How does one measure a society’s greatness? By its military might? By its wealth? By its natural beauty, architecture or founding documents? Here’s a yardstick that came to mind recently: how it treats its most vulnerable members.
As the United States enters the third year of the COVID-19 pandemic, the nation’s more than half-million homeless people certain qualify as among the most vulnerable. The group is disproportionately made up of people of color who are more likely to have dealt with disability, addiction, mental health issues and incarceration. They are usually individuals, but there are often families in these circumstances as well — their misfortune tied, above all else, to the chronic lack of affordable housing.
Baltimore Mayor Brandon Scott recently announced that the city will be spending $90.3 million, most of it in federal COVID relief funds, to assist the city’s homeless population, with the centerpiece of the plan being to convert two yet-to-be-identified city hotels into emergency housing. The proposal drew predictable reactions. Those who have been laboring for years to find better opportunities for the estimated 2,200 people who find themselves living on the streets of Baltimore on any given night cheered. Those who see almost any social safety net spending, at least from government sources, as an indulgence and a drag on productivity voiced their displeasure. “Does that include room service?” asked one Twitter user.
It’s much easier to look down uncaringly at homeless people if one has viewed them only from afar and never witnessed firsthand the hardships they face each day, their health worsened and life often shortened by their unhappy conditions. To judge them merely as a nuisance, as an impediment to commerce — their tents an eyesore, their existence primarily a public safety threat — is to deny our own humanity. The question is not whether to help homeless people, it’s how best to help them to get on their feet. Converting hotels to help them get in from the cold makes a lot of sense given that a traditional homeless shelter’s congregate living design is not only often fraught, it’s especially dangerous during a pandemic. Better to provide individual living space.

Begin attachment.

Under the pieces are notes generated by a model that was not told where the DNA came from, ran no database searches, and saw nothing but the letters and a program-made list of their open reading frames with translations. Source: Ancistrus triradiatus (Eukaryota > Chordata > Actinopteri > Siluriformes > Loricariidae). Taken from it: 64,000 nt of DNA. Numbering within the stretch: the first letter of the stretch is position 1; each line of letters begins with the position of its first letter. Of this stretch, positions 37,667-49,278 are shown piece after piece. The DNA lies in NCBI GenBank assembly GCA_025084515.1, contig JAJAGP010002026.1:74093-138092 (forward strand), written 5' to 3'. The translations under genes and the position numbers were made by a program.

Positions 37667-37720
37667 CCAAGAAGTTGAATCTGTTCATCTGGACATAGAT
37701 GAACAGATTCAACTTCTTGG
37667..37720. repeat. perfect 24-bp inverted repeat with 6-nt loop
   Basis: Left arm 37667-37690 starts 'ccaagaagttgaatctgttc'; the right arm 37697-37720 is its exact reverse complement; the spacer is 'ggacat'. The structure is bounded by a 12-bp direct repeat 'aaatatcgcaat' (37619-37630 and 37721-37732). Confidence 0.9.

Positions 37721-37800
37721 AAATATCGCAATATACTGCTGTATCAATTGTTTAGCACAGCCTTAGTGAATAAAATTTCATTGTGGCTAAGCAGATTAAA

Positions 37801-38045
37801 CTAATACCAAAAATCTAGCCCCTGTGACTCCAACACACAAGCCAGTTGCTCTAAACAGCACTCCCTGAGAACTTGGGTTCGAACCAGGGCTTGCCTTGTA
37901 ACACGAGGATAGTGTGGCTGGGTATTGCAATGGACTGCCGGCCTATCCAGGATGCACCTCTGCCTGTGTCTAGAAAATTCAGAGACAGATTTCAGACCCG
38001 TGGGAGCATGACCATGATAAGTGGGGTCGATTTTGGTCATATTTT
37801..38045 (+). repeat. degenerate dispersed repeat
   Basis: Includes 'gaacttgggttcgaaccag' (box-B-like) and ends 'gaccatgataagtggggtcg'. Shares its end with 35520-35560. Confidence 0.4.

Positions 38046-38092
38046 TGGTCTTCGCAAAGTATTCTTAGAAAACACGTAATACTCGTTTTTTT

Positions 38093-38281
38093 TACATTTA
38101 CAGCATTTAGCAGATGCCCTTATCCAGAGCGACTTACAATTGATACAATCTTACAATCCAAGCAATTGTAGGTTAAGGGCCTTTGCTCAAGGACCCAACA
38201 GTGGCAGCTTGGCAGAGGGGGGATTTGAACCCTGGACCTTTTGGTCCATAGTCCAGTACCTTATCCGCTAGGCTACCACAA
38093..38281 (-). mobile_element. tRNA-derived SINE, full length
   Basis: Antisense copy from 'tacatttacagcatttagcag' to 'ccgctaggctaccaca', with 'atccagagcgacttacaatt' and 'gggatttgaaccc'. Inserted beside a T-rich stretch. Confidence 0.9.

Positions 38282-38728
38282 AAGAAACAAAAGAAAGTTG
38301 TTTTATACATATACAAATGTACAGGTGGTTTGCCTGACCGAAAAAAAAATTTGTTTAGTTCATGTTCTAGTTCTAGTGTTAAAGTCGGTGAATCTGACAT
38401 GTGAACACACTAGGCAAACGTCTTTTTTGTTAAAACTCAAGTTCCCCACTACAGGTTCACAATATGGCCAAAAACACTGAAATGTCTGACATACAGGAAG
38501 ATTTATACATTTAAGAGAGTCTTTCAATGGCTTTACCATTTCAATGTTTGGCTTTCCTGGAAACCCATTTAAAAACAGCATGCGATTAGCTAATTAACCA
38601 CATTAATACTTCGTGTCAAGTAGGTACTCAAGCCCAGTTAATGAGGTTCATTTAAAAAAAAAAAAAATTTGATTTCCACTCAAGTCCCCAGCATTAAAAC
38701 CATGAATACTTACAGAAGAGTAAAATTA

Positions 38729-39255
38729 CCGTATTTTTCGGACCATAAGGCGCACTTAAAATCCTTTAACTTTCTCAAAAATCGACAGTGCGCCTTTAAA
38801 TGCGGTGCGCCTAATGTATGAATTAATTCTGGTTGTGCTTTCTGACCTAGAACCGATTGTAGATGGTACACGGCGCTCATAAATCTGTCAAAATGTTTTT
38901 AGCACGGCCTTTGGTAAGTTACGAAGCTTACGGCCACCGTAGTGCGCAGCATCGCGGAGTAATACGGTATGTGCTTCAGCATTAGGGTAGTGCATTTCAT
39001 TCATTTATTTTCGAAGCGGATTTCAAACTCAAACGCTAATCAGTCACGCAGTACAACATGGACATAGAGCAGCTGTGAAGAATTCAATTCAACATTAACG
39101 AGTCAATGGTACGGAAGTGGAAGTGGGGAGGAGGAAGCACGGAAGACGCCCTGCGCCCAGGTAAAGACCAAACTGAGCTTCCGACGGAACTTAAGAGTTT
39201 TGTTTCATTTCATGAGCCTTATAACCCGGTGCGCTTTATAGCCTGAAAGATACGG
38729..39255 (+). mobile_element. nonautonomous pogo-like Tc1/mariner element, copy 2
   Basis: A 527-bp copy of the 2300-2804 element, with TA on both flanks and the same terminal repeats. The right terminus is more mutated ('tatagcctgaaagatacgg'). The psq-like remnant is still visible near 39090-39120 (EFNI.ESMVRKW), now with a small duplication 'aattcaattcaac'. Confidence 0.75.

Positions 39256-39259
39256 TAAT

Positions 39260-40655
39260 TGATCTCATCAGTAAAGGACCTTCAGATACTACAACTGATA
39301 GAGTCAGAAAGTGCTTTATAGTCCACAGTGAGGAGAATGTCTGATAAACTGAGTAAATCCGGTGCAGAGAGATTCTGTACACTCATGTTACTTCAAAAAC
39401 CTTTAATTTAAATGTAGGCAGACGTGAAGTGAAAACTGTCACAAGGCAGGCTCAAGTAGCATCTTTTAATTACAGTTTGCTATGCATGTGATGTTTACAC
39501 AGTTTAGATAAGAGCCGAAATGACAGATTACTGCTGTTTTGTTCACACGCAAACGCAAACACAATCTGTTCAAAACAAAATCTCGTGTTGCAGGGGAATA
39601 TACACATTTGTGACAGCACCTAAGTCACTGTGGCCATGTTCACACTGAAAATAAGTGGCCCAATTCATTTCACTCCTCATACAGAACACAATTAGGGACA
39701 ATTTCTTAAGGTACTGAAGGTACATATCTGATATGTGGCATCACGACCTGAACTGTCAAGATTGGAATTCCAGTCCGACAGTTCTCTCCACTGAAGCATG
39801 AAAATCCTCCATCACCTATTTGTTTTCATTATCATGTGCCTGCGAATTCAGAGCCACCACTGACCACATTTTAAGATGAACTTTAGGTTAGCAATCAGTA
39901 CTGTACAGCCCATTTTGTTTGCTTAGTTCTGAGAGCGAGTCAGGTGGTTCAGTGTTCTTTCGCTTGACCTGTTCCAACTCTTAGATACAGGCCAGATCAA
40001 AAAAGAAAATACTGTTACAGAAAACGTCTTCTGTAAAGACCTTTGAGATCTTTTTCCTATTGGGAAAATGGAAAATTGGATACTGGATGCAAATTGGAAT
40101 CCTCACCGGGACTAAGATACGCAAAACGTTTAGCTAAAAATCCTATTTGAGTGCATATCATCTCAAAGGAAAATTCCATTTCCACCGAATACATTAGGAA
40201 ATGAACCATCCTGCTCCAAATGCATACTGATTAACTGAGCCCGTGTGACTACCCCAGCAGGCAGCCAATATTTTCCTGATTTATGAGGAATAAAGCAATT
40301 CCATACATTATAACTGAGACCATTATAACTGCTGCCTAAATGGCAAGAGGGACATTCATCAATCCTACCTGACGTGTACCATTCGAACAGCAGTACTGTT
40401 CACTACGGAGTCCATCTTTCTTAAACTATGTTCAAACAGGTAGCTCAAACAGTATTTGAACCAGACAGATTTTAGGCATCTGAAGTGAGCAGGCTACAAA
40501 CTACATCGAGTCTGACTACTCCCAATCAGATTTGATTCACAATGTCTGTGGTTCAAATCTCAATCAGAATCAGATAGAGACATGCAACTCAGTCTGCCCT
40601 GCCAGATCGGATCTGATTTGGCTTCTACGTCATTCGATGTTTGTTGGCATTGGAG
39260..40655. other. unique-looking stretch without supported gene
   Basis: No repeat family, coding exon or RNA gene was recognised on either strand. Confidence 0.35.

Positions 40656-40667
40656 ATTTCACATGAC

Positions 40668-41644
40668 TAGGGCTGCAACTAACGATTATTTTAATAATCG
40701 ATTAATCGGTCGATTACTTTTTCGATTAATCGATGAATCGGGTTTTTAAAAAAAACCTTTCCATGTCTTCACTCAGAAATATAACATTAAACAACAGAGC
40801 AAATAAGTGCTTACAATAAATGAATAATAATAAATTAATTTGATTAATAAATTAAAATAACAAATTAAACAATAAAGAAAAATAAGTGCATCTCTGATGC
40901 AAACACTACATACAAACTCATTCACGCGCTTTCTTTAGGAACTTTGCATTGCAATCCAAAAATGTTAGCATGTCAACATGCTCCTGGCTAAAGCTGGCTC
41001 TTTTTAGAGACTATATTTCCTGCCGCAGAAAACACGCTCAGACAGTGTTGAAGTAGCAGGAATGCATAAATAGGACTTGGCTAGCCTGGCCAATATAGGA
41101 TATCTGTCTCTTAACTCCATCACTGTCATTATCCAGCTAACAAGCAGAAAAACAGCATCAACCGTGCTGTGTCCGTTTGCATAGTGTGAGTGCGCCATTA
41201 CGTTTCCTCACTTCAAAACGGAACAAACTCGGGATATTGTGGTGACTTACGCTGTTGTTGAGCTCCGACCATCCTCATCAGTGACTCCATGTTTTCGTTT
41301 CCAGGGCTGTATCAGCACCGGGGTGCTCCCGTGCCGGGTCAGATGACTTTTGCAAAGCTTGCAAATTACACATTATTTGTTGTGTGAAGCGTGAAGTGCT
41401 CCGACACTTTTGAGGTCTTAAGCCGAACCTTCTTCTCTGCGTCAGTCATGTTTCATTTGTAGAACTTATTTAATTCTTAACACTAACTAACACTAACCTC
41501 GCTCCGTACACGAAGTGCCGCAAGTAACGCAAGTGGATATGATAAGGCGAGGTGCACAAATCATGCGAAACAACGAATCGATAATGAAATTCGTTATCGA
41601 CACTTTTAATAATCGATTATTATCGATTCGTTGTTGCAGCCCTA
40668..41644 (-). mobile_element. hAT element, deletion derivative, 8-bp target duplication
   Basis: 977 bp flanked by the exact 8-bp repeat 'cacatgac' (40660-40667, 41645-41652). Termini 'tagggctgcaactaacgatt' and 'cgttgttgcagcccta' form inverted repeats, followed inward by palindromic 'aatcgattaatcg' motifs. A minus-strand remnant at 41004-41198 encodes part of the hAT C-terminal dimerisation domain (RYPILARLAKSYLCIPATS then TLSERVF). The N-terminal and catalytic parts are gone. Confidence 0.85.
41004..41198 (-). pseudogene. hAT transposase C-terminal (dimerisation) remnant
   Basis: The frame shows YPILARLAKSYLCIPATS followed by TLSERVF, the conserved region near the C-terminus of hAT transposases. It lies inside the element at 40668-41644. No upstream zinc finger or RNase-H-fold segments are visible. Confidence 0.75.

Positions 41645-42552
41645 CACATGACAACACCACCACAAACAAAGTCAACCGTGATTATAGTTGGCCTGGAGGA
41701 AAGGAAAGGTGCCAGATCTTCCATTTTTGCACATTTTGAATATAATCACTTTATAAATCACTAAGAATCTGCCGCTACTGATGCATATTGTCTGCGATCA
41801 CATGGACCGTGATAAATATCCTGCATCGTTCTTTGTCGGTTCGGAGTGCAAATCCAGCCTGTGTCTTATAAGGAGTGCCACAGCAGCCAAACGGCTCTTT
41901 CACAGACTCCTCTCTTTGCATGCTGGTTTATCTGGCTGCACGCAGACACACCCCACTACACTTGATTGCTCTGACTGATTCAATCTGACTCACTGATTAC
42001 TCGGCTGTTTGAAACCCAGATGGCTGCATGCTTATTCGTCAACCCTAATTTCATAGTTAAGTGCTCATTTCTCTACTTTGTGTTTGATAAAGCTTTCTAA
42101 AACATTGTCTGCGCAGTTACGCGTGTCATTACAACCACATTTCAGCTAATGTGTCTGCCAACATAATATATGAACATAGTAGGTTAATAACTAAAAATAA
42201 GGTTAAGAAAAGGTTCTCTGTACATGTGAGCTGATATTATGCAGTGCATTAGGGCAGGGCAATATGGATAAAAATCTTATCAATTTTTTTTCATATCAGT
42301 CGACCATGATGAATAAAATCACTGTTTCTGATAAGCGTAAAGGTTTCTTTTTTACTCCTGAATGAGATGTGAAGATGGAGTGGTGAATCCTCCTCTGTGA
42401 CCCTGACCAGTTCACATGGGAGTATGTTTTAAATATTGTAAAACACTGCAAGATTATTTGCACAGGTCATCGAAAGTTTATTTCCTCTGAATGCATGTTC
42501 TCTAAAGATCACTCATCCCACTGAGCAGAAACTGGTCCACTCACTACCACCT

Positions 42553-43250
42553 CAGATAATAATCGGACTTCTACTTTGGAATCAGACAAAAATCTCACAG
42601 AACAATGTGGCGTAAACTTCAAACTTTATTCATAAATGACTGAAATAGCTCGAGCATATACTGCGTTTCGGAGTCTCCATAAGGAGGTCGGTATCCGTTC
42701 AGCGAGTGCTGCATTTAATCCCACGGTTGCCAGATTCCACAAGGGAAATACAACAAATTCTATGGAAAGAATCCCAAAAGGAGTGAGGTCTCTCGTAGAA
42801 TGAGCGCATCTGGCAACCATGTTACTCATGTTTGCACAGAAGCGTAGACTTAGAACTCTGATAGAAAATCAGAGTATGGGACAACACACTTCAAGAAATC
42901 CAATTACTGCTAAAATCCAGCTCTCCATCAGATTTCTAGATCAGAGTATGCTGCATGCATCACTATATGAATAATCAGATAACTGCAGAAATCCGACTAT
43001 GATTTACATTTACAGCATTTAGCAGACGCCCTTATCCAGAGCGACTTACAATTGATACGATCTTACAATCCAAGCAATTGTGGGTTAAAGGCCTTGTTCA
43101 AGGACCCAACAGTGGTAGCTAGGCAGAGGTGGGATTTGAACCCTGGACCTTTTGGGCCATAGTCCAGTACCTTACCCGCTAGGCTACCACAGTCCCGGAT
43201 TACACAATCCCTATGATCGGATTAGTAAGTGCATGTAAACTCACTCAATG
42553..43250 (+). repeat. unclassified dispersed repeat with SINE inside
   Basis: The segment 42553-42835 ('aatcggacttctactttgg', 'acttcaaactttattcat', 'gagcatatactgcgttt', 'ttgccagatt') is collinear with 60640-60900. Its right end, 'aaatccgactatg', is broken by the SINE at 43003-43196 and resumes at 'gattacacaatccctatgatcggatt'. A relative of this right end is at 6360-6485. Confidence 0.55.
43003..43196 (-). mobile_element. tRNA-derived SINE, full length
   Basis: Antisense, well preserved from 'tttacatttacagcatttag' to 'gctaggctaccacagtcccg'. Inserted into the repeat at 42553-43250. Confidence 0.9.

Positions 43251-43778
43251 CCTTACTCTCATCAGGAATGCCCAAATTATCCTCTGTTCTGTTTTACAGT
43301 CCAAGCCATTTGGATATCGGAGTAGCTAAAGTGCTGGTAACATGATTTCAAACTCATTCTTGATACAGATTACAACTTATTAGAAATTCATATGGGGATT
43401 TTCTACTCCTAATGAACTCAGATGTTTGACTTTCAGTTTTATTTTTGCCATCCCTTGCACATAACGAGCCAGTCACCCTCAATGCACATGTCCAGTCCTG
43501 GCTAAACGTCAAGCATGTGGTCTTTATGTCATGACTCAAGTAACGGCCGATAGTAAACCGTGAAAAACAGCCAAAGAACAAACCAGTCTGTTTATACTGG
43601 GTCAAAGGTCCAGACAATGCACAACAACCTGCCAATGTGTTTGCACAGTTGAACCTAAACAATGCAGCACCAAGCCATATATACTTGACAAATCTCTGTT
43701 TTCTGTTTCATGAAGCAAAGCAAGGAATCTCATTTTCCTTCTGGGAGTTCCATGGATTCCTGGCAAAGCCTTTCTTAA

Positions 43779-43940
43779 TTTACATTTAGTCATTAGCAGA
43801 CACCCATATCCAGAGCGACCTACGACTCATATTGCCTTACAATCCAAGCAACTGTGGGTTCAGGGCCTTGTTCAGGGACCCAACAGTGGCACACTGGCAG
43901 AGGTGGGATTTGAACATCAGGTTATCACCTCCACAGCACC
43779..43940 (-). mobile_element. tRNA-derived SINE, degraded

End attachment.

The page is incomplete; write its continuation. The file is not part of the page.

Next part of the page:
There are, however, at least two significant challenges here. The first is to overcome traditional government inefficiency and red tape. Mayor Scott’s intent is right, but will City Hall be able to award contracts, meet the requirements of the American Rescue Plan and the U.S. Department of Housing, and get the money out the door in a timely fashion — and with appropriate transparency and oversight? Promising to spend millions is one thing, following through is often another. This can’t be yet another project that is loudly trumpeted today but quietly still pending years hence. Lives are literally at stake.
The second, and perhaps even more difficult, issue is simply this: Will Baltimore stand alone in this serious effort to address homelessness? Maryland needs a regional approach to this problem. If Baltimore’s initiative relieves Baltimore, Howard, Anne Arundel, Harford and Carroll counties of their own obligations toward homeless people, as individuals in crisis simply leave Towson, Glen Burnie, Bel Air and beyond to find help in the city, then the problem of homelessness isn’t being solved so much as transferred. That’s just another form of redlining (or perhaps reverse-urban flight-ing). The counties have American Rescue Plan dollars sitting around as well. Where are their plans to help the less fortunate? Baltimore County has pitched a $16 million “Affordable Housing Opportunity Fund,” but it is slated to go to at least a half-dozen purposes from preserving existing affordable housing to making existing shelters more accessible to the disabled.
Granted, maybe helping homeless people isn’t good politics outside Baltimore, and this is, after all, an election year. But shouldn’t it be? Aren’t communities with fewer people living on the street better communities for all? Critics are correct in at least one regard: The issue is complicated with many underlying factors, among them the worsening shortage of decent, affordable housing. That’s a problem that can be corrected through responsible public investment. And it’s why Mayor Scott’s approach is a reasonable one — if done responsibly, promptly and not in isolation.
Baltimore Sun editorial writers offer opinions and analysis on news and issues relevant to readers. They operate separately from the newsroom.